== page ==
Born in Arizona to parents of Mexican descent, Victor Valenzuela is fully bilingual and bicultural. He has been in ministry for 20 years, including classroom teaching, youth ministry, teacher training and writing and development of new materials. He has presented workshops to numerous groups both regionally and nationally. Valenzuela currently is a National Religion Consultant for Bilingual Resources at William H. Sadlier.
7-18 Pastoral Care of the Adolescent: A Church and Community Challenge
Robert J. McCarty, DMin
At the core of effective youth ministry is fostering the positive development of young people, even as they deal with a variety of risk issues and behaviors. This session provides a framework for comprehensive pastoral care and explores the principles and methods of caring for young people and their families. Practical strategies for developing life skills, crisis intervention, prevention programs and building youths’ assets will be explored.
7-19 “I Lift Up My Eyes to the Hills”: Living a Contemporary Liturgical Spirituality
J-Glenn Murray, SJ
We have so often heard that by virtue of our Baptism each of us has a right and duty to participate fully, consciously and actively in the church’s liturgy. But what does that mean? How do we enter daily into this dying and rising of Christ that we celebrate Sunday after Sunday? Having looked to the hills, having been to the summit, how do we enter into a celebration that leads us day by day to a union of hearts and minds, that leads us day after day to answer the burning question: If we worship this way, how can we act any other way except in justice and in peace?
7-20 Life as Liturgy (Laundry Included)
Is it possible to have a contemplative life when there are so many demands on our time and energy, and we grow weary of juggling? This presentation will examine ways of seeing that can help us regain a sense of balance and renew our faith in the essential holiness of life.
Award-winning poet and New York Times best-selling author, Kathleen Norris has published seven books of poetry and four non-fiction books on her spiritual life. A Benedictine oblate since the late-’60s, she also has several published essays on monasticism. Norris resides in Hawaii, where she volunteers at her mother’s retirement home and her local Episcopal church. She travels regularly to the mainland speaking to hospital staff, social workers and medical professionals.
7-21 Liberation for Communion
Sr. Jamie T. Phelps, OP, PhD
This workshop will explore the primary ecclesiology of the Second Vatican Council, i.e., the church as communion. Participants will be lead in a reflection-discussion of their ministry as it contributes to the embodiment of Jesus’ vision of liberating humanity from sin and all that oppresses to make salvation – communion with God, other human beings and all creation a reality referred to biblically as the Reign of God or the Kingdom of Heaven.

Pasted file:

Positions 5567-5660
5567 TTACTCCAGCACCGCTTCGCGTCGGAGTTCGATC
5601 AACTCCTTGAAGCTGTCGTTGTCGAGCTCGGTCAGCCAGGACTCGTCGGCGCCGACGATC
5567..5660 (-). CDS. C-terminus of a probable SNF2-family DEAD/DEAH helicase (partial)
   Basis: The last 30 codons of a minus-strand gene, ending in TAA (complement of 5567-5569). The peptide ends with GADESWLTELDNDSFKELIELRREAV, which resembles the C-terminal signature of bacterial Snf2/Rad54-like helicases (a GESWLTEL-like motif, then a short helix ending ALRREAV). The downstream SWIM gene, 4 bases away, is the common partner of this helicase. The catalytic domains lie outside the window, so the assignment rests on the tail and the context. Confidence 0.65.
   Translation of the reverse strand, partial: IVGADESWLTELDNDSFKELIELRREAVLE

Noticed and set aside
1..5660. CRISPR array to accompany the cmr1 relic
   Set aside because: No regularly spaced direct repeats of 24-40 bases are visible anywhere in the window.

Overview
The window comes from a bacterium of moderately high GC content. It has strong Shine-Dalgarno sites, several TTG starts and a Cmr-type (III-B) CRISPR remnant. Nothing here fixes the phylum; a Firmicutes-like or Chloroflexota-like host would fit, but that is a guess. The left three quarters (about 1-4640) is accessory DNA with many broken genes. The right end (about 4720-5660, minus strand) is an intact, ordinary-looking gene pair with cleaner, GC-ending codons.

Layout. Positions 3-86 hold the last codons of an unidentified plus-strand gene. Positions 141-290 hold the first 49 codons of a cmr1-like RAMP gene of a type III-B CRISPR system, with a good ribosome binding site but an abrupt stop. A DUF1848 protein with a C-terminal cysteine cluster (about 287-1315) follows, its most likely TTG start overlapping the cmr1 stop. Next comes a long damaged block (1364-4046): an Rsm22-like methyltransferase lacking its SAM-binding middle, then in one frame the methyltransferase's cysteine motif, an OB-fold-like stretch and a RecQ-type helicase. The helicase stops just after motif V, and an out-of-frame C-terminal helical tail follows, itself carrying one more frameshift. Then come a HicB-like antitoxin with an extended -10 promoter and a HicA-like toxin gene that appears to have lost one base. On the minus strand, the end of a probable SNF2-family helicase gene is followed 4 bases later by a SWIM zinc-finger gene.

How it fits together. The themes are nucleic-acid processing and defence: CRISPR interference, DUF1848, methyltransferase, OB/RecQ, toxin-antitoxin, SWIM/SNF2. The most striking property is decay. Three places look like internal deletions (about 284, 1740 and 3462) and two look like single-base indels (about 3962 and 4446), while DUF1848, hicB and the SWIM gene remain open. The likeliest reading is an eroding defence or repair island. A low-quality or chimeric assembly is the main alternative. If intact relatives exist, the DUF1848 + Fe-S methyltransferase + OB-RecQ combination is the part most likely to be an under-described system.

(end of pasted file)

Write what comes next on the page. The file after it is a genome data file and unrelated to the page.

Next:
7-22 When the Word Lives and Breathes: Reflections on Bibliodrama
Fr. Erik Riechers, SAC
Bibliodrama is a holistic method of delving into a biblical text. By laying the text out in a room, the participants have the opportunity of touching their personal lives to the text and letting the text come in contact with their personal lives. This session will offer an overview of this unique and invigorating approach of working with the biblical texts, and offer several short practical examples of how it is done.
7-23 Interaction in Multicultural Settings
Robert Schreiter, CPPS
Where are we in understanding the interaction of people in multicultural settings? This workshop will review some of the major approaches and look at some emerging models and their implication for ministry. (This is a repeat of Session 6-26.)
7-24 Glocal: Thinking Globally, Acting Locally to Stop AIDS
Carl C. Stecker
Sure, 39 million people worldwide are living with HIV. But they’re all “over there,” so, what can I do about it? The compassionate and comprehensive response of the church means both thinking and acting, both globally and locally – a “glocal” response. Know your epidemic (educate yourself and others), know your HIV status, act responsibly (both personally and corporately), advocate (governments and global community), give (time and resources), reach out (local and global), and remove stigma and discrimination. The brief presentation will be followed by stimulating discussion about what the body of Christ is doing and can do.
7-25 Clustering Parishes: Three Scenarios
Thomas P. Sweetser, SJ & Peg Bishop, OSF
No longer can Catholic parishes remain in isolation from one another. Today, two out of five parishes must share an ordained priest. Other parishes are being closed or combined with others close by. Still others must share staff, ministries and programs because of limited funds and resources. This presentation will offer three ways to cope with the shortages and draw out positive results: 1) clustering parishes that includes the parishioners in the deliberation; 2) providing a way in which priests who minister in more than one parish can find relief; and 3) sharing best practices and areas of need among groups of parishes so that all can learn from one another.
7-26 Seven Commitments to Change the World
Some of the most important moral challenges we face today – global poverty, climate change, human trafficking and genocide – often feel like huge mountains to move. It’s often not the information, knowledge, technology and resources that we lack to change the big issues, but rather, the lack of moral and political will. It’s really a matter of our commitments. This workshop will explore seven basic commitments that could literally change the world by providing a “tipping point” on the greatest challenges we face.
7-70 Vietnamese Workshop
Bishop Anton Chuong